Babylon Revisited: And Other Stories | Study Guide

F. Scott Fitzgerald

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Babylon Revisited: And Other Stories | The Diamond as Big as the Ritz | Summary



John T. Unger, age 16, travels from his hometown of Hades on the Mississippi River to St. Midas' School near Boston to further his secondary education. There he befriends Percy Washington, a quiet boy who invites John to visit him at his home in the West. On the train Percy portentously informs John that his father is "by far the richest man in the world."

It turns out Percy is not joking. In Montana the Washington forebears (descended from George Washington, we are told) discovered an enormous diamond—a diamond, in fact, quite as large as the fabled Ritz-Carlton Hotel (probably the original Ritz-Carlton in Boston, Massachusetts, which set a new standard for luxury in American hotels in the early 1900s). Percy describes the size and quality of the diamond as "one cubic mile without a flaw." The Washington family's only problem was how to monetize this immense gem. To attempt to sell it would have crashed the diamond market. The family needed to somehow make the diamond a practical and continuing income stream.

Once they arrive John and Percy start to enjoy the incredibly lavish surroundings of the Washington property. John is bathed in rosewater. A fleet of servants, many of them African American, stand ready to do his bidding. Then a darker side of the Washingtons' presence in Montana begins to dawn on John. The family did not inform the servants of the historical truth about the outcome of the Civil War. Thus the African Americans who work for the Washingtons are under the impression that the South was the victor and slavery is still a prevailing institution in the United States.

The Washingtons have been able to keep their fiefdom in Montana mostly secret. Their property has never been surveyed. They are vulnerable from the air only. For this reason they are especially concerned with airplane pilots who have had the bad judgment to fly over their land. Braddock Washington, Percy's father, oversees the confinement of a number of these pilots in a special prison called "the cage."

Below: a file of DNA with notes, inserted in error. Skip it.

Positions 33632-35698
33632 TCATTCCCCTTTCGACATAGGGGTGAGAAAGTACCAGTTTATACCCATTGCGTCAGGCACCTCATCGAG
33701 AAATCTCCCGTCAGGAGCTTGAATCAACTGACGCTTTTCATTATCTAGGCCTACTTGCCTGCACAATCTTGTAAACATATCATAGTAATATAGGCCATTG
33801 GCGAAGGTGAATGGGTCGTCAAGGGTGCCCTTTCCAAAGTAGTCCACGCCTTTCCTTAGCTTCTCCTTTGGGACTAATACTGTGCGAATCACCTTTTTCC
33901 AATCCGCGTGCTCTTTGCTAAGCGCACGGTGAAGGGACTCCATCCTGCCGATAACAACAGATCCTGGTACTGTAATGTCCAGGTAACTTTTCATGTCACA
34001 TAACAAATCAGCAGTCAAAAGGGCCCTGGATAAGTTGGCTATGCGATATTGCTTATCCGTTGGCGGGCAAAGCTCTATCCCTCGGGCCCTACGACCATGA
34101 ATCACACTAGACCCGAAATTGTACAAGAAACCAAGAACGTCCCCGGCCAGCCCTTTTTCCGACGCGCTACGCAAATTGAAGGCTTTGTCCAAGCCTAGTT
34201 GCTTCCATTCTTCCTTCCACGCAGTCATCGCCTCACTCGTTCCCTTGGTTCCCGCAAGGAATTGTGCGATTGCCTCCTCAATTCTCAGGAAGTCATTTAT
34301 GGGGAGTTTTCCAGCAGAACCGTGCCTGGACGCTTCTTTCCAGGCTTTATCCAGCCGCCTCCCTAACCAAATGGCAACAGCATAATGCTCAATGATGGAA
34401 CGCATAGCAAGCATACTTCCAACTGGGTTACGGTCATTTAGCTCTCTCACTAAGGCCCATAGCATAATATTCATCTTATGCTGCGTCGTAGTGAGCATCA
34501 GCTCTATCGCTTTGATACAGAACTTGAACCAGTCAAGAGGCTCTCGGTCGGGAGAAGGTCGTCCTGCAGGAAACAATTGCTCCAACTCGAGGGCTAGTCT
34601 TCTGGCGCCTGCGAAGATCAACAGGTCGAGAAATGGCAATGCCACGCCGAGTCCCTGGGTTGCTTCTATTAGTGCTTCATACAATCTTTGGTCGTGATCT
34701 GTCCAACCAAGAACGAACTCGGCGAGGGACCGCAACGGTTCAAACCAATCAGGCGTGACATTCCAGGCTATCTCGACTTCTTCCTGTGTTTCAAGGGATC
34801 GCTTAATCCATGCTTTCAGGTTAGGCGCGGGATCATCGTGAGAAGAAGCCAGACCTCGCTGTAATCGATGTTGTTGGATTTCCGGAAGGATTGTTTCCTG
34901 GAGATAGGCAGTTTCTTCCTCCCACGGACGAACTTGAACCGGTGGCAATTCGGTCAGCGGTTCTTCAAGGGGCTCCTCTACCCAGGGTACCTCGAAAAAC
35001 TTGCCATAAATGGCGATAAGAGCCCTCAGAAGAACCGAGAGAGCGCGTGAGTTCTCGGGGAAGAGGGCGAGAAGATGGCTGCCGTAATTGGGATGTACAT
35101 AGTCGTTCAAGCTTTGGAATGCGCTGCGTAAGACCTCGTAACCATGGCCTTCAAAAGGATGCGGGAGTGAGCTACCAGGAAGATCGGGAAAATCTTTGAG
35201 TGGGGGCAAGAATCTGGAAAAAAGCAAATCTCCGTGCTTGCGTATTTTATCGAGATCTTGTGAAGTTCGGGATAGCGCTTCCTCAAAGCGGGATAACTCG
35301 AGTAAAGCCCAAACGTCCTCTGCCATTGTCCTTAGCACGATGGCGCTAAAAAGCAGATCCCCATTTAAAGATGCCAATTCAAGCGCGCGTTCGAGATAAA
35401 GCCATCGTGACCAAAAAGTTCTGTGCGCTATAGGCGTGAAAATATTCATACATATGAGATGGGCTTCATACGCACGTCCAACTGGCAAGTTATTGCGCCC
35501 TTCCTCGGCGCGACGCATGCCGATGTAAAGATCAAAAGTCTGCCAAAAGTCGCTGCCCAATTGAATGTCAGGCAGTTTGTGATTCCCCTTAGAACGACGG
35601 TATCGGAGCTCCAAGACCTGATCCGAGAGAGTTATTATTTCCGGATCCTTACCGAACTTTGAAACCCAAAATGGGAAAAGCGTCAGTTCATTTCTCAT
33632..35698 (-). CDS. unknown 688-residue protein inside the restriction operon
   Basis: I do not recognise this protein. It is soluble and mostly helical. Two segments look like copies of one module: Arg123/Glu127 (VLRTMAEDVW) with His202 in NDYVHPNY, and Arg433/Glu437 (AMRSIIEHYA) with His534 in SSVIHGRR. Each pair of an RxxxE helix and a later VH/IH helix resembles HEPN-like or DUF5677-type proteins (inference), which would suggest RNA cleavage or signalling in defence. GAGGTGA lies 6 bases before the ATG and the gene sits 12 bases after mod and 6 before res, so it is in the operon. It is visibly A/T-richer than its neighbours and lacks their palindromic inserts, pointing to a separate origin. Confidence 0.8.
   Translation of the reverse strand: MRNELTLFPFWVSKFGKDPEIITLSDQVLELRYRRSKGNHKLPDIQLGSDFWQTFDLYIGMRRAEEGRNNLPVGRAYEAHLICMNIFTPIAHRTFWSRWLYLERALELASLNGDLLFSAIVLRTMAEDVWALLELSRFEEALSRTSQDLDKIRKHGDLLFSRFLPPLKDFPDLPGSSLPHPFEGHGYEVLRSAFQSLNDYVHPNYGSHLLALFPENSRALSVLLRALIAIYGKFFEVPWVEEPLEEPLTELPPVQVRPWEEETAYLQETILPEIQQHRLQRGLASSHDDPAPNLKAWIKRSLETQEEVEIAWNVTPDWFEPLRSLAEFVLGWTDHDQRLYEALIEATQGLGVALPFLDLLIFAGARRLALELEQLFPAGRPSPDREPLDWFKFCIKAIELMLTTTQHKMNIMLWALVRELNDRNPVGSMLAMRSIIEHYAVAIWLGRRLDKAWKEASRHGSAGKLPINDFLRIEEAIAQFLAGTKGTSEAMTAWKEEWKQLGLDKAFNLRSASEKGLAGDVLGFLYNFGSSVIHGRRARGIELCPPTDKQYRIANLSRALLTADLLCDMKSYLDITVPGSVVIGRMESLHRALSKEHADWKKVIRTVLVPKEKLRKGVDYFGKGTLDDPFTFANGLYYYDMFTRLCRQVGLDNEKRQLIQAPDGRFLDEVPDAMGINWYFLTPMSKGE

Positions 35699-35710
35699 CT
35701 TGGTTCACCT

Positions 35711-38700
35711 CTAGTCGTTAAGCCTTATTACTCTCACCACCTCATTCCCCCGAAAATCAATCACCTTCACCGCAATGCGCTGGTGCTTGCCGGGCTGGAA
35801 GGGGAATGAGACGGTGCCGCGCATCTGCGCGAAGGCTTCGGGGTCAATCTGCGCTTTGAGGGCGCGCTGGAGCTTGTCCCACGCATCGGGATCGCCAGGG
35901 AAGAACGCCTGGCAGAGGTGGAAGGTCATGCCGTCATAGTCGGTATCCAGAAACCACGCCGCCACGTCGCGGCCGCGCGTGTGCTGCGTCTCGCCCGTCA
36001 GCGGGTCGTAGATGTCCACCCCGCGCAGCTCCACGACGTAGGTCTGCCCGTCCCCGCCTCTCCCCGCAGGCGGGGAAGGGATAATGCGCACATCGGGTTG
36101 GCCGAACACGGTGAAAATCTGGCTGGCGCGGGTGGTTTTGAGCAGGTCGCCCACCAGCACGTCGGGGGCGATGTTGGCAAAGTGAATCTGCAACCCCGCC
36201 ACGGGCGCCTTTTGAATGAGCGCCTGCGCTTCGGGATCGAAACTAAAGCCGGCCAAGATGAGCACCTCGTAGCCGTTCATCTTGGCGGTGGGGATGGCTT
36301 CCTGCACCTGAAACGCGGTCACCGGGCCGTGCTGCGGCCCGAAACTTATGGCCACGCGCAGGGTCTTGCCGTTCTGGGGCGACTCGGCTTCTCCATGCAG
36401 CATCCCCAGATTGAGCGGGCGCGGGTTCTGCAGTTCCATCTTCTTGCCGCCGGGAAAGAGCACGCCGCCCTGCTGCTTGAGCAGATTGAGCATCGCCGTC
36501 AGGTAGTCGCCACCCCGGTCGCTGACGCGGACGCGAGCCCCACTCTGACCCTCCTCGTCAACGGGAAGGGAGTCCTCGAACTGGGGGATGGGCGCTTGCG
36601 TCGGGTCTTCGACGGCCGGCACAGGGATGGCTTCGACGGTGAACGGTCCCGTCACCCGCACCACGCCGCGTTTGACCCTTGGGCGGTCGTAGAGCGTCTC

John meets Percy's sister Kismine. He envisions her as the epitome of physical perfection and quickly becomes determined to marry her. Before long, though, Kismine delivers an upsetting revelation: guests at the Washington property are welcomed and tolerated for a while but are then murdered, lest they reveal the secrets and abhorrent practices on the estate. This revelation doesn't make too lasting an impression on John, though. With apparent perversity, he continues in his infatuation with Kismine.

The latter part of the story descends into surrealistic chaos. We are presented with a bizarre tableau of Braddock Washington offering God a bribe to try to avoid the bombardment of his mountain. The young people's survival at the end of the story is a strange denouement.


In the opening paragraph, the story's outsized satirical bent can hardly be mistaken. Fitzgerald's proper names are often significant. Here we find that John T. Unger hails from the small southern town of "Hades" on the Mississippi River and that he journeys for his prep school education to "St. Midas' School" near Boston. Hades is the abode of the dead in classical Greek and Roman mythology while Midas is the Phrygian (Asia Minor) king in Greek mythology who acquired a touch that turned everything to gold. (One strand of the myth records Midas was subject to starvation since his touch rendered all his food inedible.)

The most obvious explanation of Fitzgerald's purpose in this story is to present a harsh and darkly humorous satire of American materialism in the early 1920s (the story was first published in 1922). However, the scale of Fitzgerald's fictive imagination is so staggering that he seems to have taken inspiration from the canvases of the Cubists and Surrealists in the visual arts of the same period. American myth has always championed individualism and exceptionalism, but here Fitzgerald has inflated such mythology to produce a horrendous, murderous lineage—ironically styled "Washington"—a family that has cornered the market on the most precious gems in the world and has singlehandedly, in their protected fiefdom, inverted American history to condone the continued enslavement of African Americans. Even more unnerving, the outsider John T. Unger seems to see nothing wrong with such arrangements, at least until Kismine casually informs him he is probably a candidate for assassination.

How are we to interpret this dark tale of 1922? At the end of the story, Fitzgerald seems to hold out insanity as a realistic alternative to reality. This story is perhaps the most blatantly satirical tale in the collection, with Fitzgerald deliberately pushing the envelope of credibility to underline the ludicrous excesses of materialism, racism, and isolationism so prevalent in his era.

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